For many of my generation, the rise of proclaimed socialist Bernie Sanders (and others promoting socialist policies) is a mystery.
How can young people be so attracted to candidates promoting a socialist ideology? How did Bernie go from the wacky guy from Vermont to mainstream? Didn’t socialism end up on the ash heap of history when the Soviet Union collapsed in 1991? A recent poll found 36% of millenials approve of communism.
My Generation X came of age in the 1980s and understood that socialists wanted to destroy our way of life. The world was divided between two camps—socialists and capitalists. The Cold War was raging, and we lived under the threat of a nuclear war, which was precariously prevented by the policy of mutually assured destruction.
President Ronald Reagan dubbed the Soviet Union the Evil Empire and eventually, through strong policy and economic realities, the Berlin Wall fell, the Soviet Union collapsed, and hundreds of millions of people were freed from the bonds of socialism and allowed to experience personal and economic freedom.
I was fortunate enough as an Indiana University student to spend two months in the Soviet Union in 1990 and witness firsthand what socialism had done to a people and country. I will never forget the food shortages, the cramped Soviet flats, the lack of consumer goods, the desire of the Russians I met to live fuller lives (including the ability to choose their preferred profession), and the inability of Russians to leave their country and speak freely.
So how is it today that the generation behind me is enamored with the ideas of socialism? As I asked myself this question, I tried to put myself in their shoes. This is what I saw during their coming-of-age years:
Twenty years of war in Afghanistan and the Middle East; the Great Recession of 2008 followed by government bailouts for certain industries; the spiraling cost of college education and increased student debt load; a difficult job market and slow-growth economy; rural America’s decline, partly driven by the loss of traditional manufacturing jobs; perceived crony capitalism, where connected companies receive government-granted goodies; the ever-increasing federal deficit that they will have to pay for; and no credible threat to their way of life from an adversary like the former Soviet Union.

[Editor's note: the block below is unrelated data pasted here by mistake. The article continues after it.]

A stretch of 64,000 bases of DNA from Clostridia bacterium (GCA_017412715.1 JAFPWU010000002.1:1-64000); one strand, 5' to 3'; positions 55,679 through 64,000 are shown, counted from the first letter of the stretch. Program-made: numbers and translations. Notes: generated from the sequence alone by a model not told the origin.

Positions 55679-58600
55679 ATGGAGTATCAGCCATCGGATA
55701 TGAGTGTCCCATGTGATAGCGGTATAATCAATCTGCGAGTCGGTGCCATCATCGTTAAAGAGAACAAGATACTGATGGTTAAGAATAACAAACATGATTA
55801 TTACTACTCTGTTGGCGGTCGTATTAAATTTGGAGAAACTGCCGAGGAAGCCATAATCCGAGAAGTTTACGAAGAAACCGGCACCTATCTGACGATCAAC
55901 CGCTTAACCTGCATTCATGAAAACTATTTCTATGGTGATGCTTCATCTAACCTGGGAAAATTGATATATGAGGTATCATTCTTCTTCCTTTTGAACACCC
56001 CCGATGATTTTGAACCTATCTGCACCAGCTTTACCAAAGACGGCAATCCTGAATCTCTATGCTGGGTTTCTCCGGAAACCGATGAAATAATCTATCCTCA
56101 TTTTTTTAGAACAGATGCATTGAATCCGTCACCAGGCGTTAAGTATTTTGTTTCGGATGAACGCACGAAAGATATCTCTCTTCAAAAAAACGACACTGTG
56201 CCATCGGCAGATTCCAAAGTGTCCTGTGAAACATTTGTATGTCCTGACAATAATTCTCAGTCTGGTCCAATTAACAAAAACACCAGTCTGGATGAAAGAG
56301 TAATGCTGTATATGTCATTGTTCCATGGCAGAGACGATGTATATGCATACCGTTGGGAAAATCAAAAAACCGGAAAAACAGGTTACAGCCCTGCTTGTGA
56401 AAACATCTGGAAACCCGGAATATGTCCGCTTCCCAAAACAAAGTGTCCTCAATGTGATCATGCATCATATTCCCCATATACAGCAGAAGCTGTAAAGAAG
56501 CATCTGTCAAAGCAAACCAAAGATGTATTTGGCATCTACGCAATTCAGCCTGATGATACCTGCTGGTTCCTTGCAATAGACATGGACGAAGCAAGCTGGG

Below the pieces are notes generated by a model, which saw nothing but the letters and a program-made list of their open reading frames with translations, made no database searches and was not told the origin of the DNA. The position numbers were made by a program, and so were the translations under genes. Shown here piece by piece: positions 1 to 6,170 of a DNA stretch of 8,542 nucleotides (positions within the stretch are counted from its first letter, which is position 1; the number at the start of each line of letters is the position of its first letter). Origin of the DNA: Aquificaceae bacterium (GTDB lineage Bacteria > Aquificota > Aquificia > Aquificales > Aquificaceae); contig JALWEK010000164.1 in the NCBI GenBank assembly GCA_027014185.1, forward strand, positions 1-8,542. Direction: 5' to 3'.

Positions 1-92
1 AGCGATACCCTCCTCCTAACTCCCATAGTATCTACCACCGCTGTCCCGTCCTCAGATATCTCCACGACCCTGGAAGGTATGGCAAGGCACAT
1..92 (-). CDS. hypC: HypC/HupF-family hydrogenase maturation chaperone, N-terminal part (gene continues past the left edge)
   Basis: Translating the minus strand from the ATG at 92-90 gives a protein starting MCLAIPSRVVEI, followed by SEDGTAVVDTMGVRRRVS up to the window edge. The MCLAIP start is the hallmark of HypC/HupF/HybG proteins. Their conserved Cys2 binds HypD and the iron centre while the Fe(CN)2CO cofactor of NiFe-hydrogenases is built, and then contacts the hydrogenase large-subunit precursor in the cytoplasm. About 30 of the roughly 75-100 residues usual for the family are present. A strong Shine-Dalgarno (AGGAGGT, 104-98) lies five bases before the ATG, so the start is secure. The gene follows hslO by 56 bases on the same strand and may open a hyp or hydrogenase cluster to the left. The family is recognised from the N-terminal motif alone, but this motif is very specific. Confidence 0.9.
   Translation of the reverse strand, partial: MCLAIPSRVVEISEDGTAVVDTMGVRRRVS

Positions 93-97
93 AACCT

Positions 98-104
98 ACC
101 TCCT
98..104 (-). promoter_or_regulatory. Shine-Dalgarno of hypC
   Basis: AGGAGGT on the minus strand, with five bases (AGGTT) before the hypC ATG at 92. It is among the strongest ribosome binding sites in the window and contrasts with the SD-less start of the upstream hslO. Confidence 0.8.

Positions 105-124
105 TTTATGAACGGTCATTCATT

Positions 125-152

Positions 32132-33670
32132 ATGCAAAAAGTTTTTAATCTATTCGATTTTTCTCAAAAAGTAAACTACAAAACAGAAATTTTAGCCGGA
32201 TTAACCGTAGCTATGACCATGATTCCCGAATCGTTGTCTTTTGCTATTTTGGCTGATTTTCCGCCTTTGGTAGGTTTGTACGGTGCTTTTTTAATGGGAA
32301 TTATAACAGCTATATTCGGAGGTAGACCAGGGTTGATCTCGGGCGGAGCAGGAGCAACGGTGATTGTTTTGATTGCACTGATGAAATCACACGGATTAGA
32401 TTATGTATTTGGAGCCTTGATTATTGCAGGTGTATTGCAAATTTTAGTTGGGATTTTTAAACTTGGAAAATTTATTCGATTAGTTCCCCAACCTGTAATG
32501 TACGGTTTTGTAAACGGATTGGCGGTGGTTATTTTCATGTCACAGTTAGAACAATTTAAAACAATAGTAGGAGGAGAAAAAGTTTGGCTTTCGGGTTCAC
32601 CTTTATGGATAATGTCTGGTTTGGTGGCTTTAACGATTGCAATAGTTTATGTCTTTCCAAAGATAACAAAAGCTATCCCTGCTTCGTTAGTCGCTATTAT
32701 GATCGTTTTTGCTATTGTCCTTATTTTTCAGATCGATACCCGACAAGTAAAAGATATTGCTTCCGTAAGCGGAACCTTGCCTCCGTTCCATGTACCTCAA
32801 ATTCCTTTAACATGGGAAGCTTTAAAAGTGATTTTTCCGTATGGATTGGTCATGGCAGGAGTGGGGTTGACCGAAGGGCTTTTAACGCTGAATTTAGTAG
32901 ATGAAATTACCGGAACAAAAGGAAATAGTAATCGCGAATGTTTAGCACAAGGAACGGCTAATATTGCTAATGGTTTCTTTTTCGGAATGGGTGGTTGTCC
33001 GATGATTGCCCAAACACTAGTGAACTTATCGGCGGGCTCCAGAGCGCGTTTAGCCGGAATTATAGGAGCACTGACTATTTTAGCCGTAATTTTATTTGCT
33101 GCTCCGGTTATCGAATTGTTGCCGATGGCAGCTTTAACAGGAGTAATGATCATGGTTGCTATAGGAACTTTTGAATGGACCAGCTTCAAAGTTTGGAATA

In addition, millennials came of age during the internet revolution, where they can learn anything from Google for free; where they can socialize on Facebook, Twitter or Instagram for free; and where they can play games with their friends for free.
Why wouldn’t they expect or desire free college and free health care? Why wouldn’t they have a negative view of big business when the media focuses only on crony capitalism and does not explain all the amazing developments: from life-saving drug discoveries to the iPhone, to the lowering of costs of just about everything we consume—giving more people access to more than ever before?
More needs to be done to make the case for free markets and the American Dream, which is still very much alive. America is leading the technology revolution, and there are now more jobs available than Americans to fill them, with unemployment at a 50-year low. Wages are rising at all levels and purchasing power for all is increasing. American capitalism is working, despite the propaganda to the contrary.
Rather than chastise the views of the younger generation, we must work to explain why socialist policies lead to human and economic disaster. As Gary Kasparov recently tweeted: “It’s nice that Millennials have opinions about communism, because once you’re living in it you don’t get to have an opinion about it anymore.”•
Feltman, a former Indiana secretary of commerce, is co-owner of Indianapolis Business Journal. To comment, send email to firstname.lastname@example.org.